Prime lenses are designed for exceptional imaging at a single focal length. Unlike zoom lenses that easily span a given focal range and variable field of view with a twist of the zoom ring, the field of view and focal length remains constant. If you want to take in less of the surroundings with a given prime lens, you’ve got to physically move closer, and to take in more of the scene, you’ve got to back up. But of course, as you move, the angle of view remains the same all the while.
It is true that switching to a prime for the first time may take a serious degree of adjustment for many photographers who’ve only worked with zooms, and the flick-of-the-wrist compositional versatility they offer. And it is true the the overall quality of zoom lenses has increased significantly over the past three decades. But there is still something, a certain charm, or a certain shift in the photographer’s eye, when the optic of choice is a single focal length length lens.
Sigma currently offers 22 prime lenses, from a 4.5mm Circular Fisheye through a supertelephoto 800mm F5.6. And whether it’s a DN lens for mirrorless compacts, or DC and DG for APS-C and full-frame DSLRs, every one of these lenses is designed and optimized for exceptional performance at the singular focal length. And of course, the trio of compact DP Merrill cameras, all feature F2.8 prime lenses, paired with the incredible Merrill Generation Foveon sensor.
The individual imaging aesthetics of, say, the circular 180º image of the 4.5mm F2.8 EX DG HSM Fisheye, the life-sized macro detail of the 180mm F2.8 EX DG OS HSM, and the amazing reach of the 500mm F4.5 EX DG HSM are obviously markedly different–but whatever the focal length, the overall prime lens photography experience is similar. When the prime lens is paired with the camera, you’ve got what you’ve got until you change lenses. Want to zoom in or out? That’s what your feet are for!
It can be a bit frustrating at first, and if you hand a camera with a prime attached to most casual photographers, the first question they’ll have is: “where’s the zoom ring!” But with a little patience, practice, and experimentation, the prime lens experience can help you grow visually as a photographer. It can help you recompose your scene, based on the overall angle of attack to the main subjects, distance to subject, most important ground elements, and so on.
You’ll soon find repositioning and relocating yourself to recompose and reframe the scene while keeping the same field of view offers a very cool creative alternative to the casually recomposed zoom. And of course, from a project perspective, there’s a wonderful visual unity in any series of deliberately grouped photos all made with the same prime lens. For example, it might be the warped sense of space offered by a full-frame diagonal fisheye, or the razor-thin depth of field offered by one of our fast F1.4 primes, or a number of similar, but not identical tiny things all captured with the same life-sized magnification of one of our five F2.8 prime macros with 1:1 reproduction that ties a project together.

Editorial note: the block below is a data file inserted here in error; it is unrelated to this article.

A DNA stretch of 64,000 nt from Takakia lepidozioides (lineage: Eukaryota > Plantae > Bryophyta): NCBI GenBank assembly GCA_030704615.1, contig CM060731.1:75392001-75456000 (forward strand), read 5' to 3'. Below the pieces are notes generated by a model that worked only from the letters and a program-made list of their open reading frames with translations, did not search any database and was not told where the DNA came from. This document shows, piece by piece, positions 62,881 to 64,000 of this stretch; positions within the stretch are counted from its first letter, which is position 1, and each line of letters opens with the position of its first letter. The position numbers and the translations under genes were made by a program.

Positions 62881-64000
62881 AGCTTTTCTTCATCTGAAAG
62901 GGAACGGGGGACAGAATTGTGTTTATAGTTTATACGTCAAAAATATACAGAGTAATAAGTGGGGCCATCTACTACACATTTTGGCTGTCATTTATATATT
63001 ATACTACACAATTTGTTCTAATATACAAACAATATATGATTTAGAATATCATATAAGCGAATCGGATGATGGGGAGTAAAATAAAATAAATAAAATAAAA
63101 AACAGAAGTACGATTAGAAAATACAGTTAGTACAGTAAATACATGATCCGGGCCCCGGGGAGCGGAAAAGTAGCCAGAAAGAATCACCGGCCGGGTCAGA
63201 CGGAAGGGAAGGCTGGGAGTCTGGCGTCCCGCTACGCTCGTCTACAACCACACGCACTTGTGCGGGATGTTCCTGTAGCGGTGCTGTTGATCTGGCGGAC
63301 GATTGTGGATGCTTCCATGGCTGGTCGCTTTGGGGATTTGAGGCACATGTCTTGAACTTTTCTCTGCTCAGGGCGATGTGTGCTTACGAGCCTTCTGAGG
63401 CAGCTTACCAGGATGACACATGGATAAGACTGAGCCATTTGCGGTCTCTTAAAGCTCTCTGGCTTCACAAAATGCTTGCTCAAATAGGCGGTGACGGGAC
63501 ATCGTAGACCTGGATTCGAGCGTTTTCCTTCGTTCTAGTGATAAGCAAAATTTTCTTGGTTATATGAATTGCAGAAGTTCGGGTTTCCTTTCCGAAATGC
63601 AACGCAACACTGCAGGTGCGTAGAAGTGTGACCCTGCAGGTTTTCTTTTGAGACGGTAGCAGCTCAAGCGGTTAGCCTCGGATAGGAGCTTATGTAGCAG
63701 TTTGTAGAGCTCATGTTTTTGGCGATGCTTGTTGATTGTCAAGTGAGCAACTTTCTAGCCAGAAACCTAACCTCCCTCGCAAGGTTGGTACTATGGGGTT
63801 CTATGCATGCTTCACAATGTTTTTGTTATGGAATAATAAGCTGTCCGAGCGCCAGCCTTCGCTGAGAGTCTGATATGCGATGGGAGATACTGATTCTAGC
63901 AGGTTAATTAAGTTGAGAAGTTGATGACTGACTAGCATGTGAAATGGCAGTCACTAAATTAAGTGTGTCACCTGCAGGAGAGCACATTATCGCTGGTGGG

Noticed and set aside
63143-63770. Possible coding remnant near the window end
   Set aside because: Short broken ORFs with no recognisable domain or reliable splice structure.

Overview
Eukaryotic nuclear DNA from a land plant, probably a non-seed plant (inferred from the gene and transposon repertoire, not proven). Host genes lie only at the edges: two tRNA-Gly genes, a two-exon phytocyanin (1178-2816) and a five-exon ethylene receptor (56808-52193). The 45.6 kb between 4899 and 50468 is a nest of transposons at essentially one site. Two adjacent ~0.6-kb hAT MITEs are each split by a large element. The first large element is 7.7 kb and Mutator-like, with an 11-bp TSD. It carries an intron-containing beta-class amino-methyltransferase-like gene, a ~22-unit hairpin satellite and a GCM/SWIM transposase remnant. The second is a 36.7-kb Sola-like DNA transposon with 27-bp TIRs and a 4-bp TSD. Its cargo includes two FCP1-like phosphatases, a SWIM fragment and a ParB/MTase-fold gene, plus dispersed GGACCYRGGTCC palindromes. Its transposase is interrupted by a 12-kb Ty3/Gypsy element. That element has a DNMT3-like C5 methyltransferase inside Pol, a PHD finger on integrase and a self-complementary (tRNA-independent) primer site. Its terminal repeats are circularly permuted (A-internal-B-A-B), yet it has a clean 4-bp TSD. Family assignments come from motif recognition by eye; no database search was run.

A good way to test to see if you’ll be comfortable with the prime lens experience is to spend an entire session with one of your zooms locked at a favorite single focal length that’s similar to the prime you’re interested in–can you truly spend an entire photo session at that single focal length? And the next? And the next? If you’ve got more lenses in your bag, treat it like a true prime and swap out to a different zoom lens should you want to mix it up from a focal length perspective.
You may be surprised at how easy it is for you to make the prime lens adjustment in your mind; or you may find that what you really want is a hot new zoom lens that’s got a longer zoom range, or faster constant aperture or such. Either way, there’s a Sigma lens that’s right for you.
With a prime, when you can’t change your location and can’t recompose by zooming, you are forced to really pay attention to every element in the image. If the main subject is small in the frame, overall composition is very important. And if the whole subject cannot fit in the frame, you’ve got to choose what details best tell your story and where to place your edges.
For example, If you’ve got the 85mm F1.4 EX DG HSM lens, and you’re at the edge of a dock, and that docile pelican you’ve been framing for up-close details on the nearest piling suddenly gets spooked and flies twenty feet away to a farther perch, you’ve got to change your overall visual expectations. Same goes with a longer telephoto lens and sports. It is great to have the long, fast, sharp reach of a prime telephoto, but sometimes when the action is coming right at you, you’ll find yourself overlensed. But it’s always best to focus on the shot you’ve nailed with tight framing or excellent composition and not worry too much about the ones you’ve missed!
Is it time for a new prime? Here’s a video explaining the strengths of primes, and constant- and variable-aperture zooms to help you find your next lens!